Maritime tourism operators hoping to salvage summer season

The May long weekend is typically when many tourism operators see visitors and bookings start to rise, but very few are making vacation plans yet.

The summer months bring out the beauty in Cape Breton island, along with big business for tourism operators.

But for the second straight year, COVID-19 is creating a lot of uncertainty over what the summer tourism season will bring.

“In 2019 it was great,” says Terri Shobbrook, owner of a bed and breakfast in Kempt Head, N.S. “There has hardly been anything since then. I went from 100 per cent occupancy, to about 1 per cent. It’s sad.”

Shobbrook says it has been a rollercoaster ride since the Atlantic bubble burst in November, and Nova Scotia went back into lockdown in April.

“I had myself scheduled to open April 1, and then I change it to May 1, and then when the lockdown happened, I just closed it up again, but I haven’t even been getting any bookings for June at this point,” says Shobbrook.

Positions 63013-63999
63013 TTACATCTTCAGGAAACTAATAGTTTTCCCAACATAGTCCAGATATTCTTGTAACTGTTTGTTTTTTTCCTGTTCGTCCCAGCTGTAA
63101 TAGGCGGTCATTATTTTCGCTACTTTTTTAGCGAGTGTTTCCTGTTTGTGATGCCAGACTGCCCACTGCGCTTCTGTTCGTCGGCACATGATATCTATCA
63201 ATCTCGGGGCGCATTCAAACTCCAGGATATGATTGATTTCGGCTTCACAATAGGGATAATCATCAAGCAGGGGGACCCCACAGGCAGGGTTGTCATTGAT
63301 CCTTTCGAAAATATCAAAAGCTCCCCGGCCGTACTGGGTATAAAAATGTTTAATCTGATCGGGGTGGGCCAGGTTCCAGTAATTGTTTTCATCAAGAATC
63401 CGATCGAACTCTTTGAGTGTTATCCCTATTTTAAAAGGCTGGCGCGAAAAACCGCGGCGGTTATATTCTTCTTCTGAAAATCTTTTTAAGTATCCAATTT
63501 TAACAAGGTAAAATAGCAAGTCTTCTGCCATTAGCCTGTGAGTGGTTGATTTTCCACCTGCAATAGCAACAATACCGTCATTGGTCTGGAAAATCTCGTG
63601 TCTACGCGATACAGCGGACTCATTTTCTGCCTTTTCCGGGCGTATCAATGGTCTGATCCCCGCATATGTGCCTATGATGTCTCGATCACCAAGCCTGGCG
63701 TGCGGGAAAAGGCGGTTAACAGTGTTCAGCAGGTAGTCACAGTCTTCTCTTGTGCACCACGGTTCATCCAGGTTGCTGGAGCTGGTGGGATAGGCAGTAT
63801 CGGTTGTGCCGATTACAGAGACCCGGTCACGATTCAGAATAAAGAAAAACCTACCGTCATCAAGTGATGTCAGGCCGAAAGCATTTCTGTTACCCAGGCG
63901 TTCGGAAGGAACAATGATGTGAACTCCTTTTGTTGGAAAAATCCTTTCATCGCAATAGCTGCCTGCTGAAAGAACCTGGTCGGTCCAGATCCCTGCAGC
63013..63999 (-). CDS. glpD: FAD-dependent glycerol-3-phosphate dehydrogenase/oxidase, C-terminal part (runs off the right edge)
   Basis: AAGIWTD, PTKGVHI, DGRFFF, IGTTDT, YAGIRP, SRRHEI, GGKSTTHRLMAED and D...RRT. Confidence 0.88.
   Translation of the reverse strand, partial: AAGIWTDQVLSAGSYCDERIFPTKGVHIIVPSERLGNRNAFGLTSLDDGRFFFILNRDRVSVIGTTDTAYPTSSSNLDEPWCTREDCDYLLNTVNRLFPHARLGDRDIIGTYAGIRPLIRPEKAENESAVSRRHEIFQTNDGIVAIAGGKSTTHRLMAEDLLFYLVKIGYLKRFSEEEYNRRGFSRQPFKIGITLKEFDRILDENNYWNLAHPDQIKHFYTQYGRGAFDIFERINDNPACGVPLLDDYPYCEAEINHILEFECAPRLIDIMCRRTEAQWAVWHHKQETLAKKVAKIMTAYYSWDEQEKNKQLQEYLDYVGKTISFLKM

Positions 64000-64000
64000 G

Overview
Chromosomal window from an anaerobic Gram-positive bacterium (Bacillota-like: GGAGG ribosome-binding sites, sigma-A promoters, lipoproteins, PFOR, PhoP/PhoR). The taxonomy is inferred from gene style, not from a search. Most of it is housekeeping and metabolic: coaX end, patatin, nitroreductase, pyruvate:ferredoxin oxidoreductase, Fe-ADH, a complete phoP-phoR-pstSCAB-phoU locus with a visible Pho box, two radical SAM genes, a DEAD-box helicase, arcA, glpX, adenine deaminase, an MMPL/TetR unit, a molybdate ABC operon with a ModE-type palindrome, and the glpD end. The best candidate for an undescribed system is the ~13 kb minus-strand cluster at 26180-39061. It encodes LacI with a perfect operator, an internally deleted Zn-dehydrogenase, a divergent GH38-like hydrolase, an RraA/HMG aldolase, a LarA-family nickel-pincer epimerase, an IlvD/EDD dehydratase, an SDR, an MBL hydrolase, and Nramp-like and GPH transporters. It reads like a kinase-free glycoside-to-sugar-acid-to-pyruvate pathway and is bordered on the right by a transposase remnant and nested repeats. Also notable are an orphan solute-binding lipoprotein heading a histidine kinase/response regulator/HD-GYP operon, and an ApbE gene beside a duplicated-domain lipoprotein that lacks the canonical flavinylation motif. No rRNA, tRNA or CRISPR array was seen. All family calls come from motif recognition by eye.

Parks Canada announced Friday that they are delaying the opening of all campgrounds, visitor centres, and most attractions while provincial measures are in place.

“The tourism industry needs every little bit of help it can get,” says Terry Smith, CEO of Destination Cape Breton.

Smith says it is a tough pill to swallow for businesses to be shut down for the May long-weekend.

“Overall, people are really hesitant,” says Smith. “They’re holding off their bookings. We’d love to see more people making their plans.”

Smith is hopeful that with vaccinations rising, COVID cases will start to lower, allowing for a summer season desperately needed for those who work in the Maritime tourism industry.